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The Postscript: Patron of the Arts

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My landlord, Jorge, is a patron of the arts. When I imagine a patron of the arts, I imagine some fabulously wealthy person in the past, supporting the creation of art in Italy or New York; Someone with an impossibly luxurious lifestyle, maybe with a couple of designer dogs on diamond leashes standing at attention nearby.

None of this sounds much like Jorge. Jorge runs a small hotel in San Miguel de Allende, Mexico, and spends most days either repotting plants or greeting customers.
But I don’t know what else to call him because, for more than a week now, he’s kept three artists working full-time. They show up with paints and brushes and they work all day (except for a lunch break on the roof).

They started out by making more suns. When my husband, Peter, and I checked into his hotel, Jorge had 2,504 smiling sun faces hanging from every wall of the courtyard. The artists made another dozen sun faces, some of which look like superhero suns, and I assumed that was why they were here—maybe there was a goal to hit 3,000 by year’s end. What do I know? But the artists never left.

Yesterday, they showed up with two enormous blank canvases and set them up in the courtyard. I was terribly curious about what they were up to, but was afraid figuring that out would require more Spanish than I could manage.

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I eventually learned that these canvases were going into hotel rooms. Depictions of the town’s skyline, with the stunning 17th century gothic church, were being painted on both and, naturally, there would be a smiling sun in the bright blue sky. The artists were working from little photos Jorge provided, but the photos were small and fuzzy, in black and white and, of course, there were no smiling suns in the photos.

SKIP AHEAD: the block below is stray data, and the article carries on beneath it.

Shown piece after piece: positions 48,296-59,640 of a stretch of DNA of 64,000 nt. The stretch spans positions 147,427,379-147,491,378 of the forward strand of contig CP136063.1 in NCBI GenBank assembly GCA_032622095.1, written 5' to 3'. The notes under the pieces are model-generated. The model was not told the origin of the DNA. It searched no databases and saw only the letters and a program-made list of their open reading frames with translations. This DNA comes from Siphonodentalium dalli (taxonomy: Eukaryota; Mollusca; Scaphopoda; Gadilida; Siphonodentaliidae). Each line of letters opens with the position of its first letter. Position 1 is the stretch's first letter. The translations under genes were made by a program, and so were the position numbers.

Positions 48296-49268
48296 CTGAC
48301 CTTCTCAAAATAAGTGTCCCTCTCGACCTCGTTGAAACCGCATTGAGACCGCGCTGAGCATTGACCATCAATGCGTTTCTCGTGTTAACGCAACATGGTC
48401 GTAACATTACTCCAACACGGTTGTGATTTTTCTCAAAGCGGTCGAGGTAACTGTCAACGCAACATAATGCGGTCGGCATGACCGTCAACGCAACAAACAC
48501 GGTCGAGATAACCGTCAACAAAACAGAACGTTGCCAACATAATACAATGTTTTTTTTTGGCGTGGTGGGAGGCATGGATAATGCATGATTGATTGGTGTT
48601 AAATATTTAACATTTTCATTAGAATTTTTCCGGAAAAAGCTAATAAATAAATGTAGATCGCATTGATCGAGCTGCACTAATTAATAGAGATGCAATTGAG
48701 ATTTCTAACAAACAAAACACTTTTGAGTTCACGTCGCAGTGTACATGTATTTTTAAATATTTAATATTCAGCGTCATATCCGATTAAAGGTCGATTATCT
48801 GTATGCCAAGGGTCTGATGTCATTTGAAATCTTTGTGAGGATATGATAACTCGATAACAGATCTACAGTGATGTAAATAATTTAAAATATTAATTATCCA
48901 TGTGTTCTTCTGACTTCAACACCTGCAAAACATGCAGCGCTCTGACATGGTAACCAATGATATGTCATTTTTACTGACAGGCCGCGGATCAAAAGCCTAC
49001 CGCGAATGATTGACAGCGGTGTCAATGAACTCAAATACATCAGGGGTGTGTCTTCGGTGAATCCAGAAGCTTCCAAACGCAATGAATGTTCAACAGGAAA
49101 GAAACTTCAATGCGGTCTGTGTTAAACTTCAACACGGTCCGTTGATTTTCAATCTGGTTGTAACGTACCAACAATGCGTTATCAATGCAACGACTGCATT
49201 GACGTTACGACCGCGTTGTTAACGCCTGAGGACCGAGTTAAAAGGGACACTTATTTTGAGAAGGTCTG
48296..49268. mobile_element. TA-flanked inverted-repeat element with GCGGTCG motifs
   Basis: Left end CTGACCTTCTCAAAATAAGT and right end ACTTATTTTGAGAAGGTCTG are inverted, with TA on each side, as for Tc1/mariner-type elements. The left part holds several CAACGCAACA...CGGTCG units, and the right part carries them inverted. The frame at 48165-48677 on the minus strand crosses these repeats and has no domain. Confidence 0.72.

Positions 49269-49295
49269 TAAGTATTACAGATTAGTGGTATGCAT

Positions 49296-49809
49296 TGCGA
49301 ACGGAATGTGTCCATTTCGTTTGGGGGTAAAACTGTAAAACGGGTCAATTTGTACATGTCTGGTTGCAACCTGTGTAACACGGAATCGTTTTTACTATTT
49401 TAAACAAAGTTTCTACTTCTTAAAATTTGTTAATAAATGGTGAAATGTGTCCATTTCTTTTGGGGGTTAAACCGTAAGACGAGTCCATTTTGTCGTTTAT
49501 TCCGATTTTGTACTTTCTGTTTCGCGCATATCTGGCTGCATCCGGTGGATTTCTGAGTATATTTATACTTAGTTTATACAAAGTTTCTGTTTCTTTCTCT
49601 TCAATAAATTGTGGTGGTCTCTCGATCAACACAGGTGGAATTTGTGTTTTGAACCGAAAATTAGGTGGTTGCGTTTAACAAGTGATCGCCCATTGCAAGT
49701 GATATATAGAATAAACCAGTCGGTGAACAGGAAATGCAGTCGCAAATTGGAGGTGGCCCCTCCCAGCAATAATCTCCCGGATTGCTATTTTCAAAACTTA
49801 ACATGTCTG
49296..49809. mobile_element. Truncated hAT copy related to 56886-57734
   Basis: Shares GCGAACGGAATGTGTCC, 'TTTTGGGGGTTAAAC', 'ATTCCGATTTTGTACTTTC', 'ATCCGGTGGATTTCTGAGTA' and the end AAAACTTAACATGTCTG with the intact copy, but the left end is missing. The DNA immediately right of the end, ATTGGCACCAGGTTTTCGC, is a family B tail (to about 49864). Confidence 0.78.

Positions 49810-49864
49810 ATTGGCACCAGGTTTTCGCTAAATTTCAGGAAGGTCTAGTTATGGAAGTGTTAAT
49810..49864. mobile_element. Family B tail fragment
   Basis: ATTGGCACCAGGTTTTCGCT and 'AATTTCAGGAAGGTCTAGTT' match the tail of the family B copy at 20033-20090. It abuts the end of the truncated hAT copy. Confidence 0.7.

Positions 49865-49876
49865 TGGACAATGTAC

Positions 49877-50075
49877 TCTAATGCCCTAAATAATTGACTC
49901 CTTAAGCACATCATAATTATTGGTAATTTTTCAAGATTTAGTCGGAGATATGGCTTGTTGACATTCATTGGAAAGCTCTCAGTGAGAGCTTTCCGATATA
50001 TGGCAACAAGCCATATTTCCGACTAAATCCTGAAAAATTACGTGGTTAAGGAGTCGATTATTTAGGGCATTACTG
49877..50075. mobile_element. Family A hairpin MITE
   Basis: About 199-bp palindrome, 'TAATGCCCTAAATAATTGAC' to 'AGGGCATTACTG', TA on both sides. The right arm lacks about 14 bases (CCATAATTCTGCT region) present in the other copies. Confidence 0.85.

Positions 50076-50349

I think it’s a wonderful idea. The artists are down in the courtyard right now and appear to be having an excellent time. I see these artists working away and it touches my heart.
“Where does Jorge get his money?” Peter wanted to know.

Peter worries that we are not paying Jorge enough and when the eight-room hotel is not full, Peter frets that Jorge will go out of business. But Jorge has been doing this a long time, so I tell Peter not to worry.

I was walking through the artisan market, as I do almost every day, when I saw a hand-painted T-shirt that I loved. I told the young woman running the shop that I loved it, but it was too big.

“Eduardo could make you a smaller one,” she told me in Spanish.
“Eduardo?” She pointed to the T-shirt. At the corner of the artwork, there was a signature. It said, “Ed.”
“Oh! Does Eduardo paint all the clothing here?”
“Yes!” The young woman said enthusiastically. “Eduardo… or his mother.”That sealed it. I had to have a T-shirt now that I knew it would be personally painted by Eduardo… or his nameless mother. In a world where so much of what I experience and own is so much the same, it’s wonderful to know there are artists out there, making beautiful things one at a time.

My T-shirt was finished four days later and I’ve been wearing it nearly nonstop. I don’t think this makes me a patron of the arts, certainly not on Jorge’s level, but it thrills me to know I have a shirt that is exactly like no other and that I provided a little work for Eduardo… or his mother.

Till next time,

Carrie Classon’s memoir is called “Blue Yarn.” Learn more at CarrieClasson.com.

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